As for extremist from all religions being more numerous than LGBT people, are you really claiming that 1 in 10 of the population is a bigoted pulpit-basher? Most religious people I know are very tolerant. The bigots are very much a minority.

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    2. "Most religious people I know are very tolerant. The bigots are very much a minority."

      I'd agree with that. The real concern here that Peter Saunders highlights is that lobby groups like Stonewall will abuse this by partaking in "sting operations" as has been done in the past.

      In other words militant homosexuals will deliberately enquire as to their doctors views on sexuality, and when they encounter a Christian with orthodox views they will maliciously complain and go out of their way to get them struck off. We have seen this happen before in the Christian B&B case, where two homosexuals deliberately tried to book in with the sole purpose of creating trouble for the owners.

      As Christians we don't want special treatment, just an equal playing field. If you can have Gay bars and Gay night clubs, then we can have Christian B&Bs. Simple.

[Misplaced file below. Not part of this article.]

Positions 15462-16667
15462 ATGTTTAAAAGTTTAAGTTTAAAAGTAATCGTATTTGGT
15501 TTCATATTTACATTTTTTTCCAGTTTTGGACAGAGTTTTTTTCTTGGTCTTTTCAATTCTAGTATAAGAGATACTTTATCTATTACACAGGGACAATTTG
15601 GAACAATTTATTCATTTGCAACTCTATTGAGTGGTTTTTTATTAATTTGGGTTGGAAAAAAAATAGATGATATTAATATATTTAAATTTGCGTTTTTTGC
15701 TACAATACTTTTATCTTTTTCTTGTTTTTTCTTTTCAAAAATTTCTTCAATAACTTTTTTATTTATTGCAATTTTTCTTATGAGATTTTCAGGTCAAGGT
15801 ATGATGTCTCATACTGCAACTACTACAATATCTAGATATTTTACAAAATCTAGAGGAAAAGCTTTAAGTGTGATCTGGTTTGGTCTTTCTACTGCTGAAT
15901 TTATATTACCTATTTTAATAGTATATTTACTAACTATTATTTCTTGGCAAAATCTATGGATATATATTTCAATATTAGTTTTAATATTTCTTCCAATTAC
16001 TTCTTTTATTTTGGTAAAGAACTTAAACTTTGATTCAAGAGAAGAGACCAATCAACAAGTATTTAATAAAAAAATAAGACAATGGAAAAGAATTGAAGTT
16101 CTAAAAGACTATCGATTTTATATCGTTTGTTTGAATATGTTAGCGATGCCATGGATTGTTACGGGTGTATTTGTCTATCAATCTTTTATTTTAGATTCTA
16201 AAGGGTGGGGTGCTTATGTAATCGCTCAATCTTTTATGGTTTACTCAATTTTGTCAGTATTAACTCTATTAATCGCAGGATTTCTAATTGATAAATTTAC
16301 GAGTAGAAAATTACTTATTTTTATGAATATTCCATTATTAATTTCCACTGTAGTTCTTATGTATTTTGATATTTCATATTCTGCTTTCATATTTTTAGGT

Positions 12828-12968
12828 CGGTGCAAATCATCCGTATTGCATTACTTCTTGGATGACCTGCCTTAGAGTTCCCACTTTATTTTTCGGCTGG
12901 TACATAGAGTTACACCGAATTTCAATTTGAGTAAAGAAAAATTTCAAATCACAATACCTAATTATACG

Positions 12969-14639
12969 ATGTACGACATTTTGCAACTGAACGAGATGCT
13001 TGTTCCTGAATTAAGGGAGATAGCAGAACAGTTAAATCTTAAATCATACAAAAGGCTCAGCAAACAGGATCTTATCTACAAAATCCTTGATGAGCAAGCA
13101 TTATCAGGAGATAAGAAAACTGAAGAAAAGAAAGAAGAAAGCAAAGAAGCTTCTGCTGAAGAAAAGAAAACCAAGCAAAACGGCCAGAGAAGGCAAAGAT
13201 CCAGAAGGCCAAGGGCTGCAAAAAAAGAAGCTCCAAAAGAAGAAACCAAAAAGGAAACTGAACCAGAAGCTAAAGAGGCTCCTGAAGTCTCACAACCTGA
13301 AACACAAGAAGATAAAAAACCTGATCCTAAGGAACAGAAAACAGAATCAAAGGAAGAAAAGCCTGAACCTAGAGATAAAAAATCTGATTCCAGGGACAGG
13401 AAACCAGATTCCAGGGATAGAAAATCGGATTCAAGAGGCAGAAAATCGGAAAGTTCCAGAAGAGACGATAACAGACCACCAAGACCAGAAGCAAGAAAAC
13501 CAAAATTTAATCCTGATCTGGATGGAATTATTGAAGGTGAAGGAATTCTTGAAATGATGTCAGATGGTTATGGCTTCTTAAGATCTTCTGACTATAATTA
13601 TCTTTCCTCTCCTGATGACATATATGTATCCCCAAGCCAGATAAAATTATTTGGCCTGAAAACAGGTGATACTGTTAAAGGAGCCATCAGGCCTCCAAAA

I agree with the Historian David Starkey, (a controversial character I admit!) who is openly homosexual and rebukes miltant homosexuals for attempting to introduce a new type of tyranny. Here's a guy who's moral lifestyle I may not agree with but who understands liberty.

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  2. It is hardly likely that an evangelical doctor would show discrimination to a patient on racial grounds. But when it comes to sexual orientation there are greater dangers of homophobia, based upon a misinterpretation of ancient texts. You are being disingenuous.